I added a new feature to micro-OSC that enables digital output pins to "toggle" between states automatically on a repeating schedule. In this mode, the pin oscillates between an output state (of value high or low) and the *input state* (also called the tristate). The output state is active when the clock tick counter + X is equal to zero, mod N, otherwise the pin is an input. For example, to make pin /a/4 go high on every other tick we send this message:

/a/4/v 1 2 0

To make pin /b/6 go low at the same time:

/b/6/v 0 2 0

Now lets make pins /b/7 and /c/0 go high/low on the same rotation period (mod 2) but with an offset of 1:

/b/7/v 1 2 1
/c/0/v 0 2 1

Now, suppose we use /a/4 and /b/6 to form the V+ and Ground for a sensor attached to analog input AN0. And, suppose we use /b/7 and /c/0 to be the V+ and Gnd of another sensor also attached to AN0. Because /a/4 and /b/6 go to the tristate when /b/7 and /c/0 go to outputs (and vise-versa), one sensor is effectively "removed" from the circuit while the other is active. We have just accomplished analog multiplexing without needing an external multiplexing chip! And, there are no bias resistors or other tricks needed in the circuit. Additionally, the timing of the toggling is such that the next mode switch happens right after the last analog measurement. This gives the sensor the longest possible time a relatively to "settle" before the next measurement (e.g., 2msec settling time at 500 Hz).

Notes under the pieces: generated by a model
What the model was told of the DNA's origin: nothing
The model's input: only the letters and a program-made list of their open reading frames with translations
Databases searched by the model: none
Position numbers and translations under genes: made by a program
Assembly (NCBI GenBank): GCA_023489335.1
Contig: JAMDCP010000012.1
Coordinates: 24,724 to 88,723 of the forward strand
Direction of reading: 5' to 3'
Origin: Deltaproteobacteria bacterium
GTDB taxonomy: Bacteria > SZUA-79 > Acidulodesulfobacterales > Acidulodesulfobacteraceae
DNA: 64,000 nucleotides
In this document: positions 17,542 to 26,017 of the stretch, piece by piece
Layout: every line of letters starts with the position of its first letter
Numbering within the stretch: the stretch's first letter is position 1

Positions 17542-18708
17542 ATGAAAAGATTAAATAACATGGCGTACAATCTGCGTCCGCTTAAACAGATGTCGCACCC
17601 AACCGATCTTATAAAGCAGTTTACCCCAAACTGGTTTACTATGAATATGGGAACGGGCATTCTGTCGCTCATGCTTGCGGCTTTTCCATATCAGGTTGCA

How far can we take this? For each order of multiplexing, two pins are needed, and the entire analog bank can be multiplexed. So, on a CUI having 16 digital output pins and 13 analog inputs, we can do 8:1 multiplexing--at a sample rate of 500 Hz, we can read 13 * 8 = 104 analog inputs at about 60 Hz. If the multiplexed sensors share the same pullup resistor (which is not the case in the example below), then the ground pin does not also need to be toggled, so we could achieve 16:1 multiplexing with 208 total inputs sampled at 30 Hz.

In this example I have two sliders multiplexed to pin AN0.


In MaxMSP we use the state of the multiplexing-control pin to route the floating point number to the appropriate direction:


Caveat: there appears to be some cross-talk between the multiplexed elements on the order of 10^-3 (about 1-2 bits worth). Possible reasons: stray capacitance of the disconnected sensor? Capacitance of the digital input pins which are inactive? May consider discharging those pins just before setting them to input.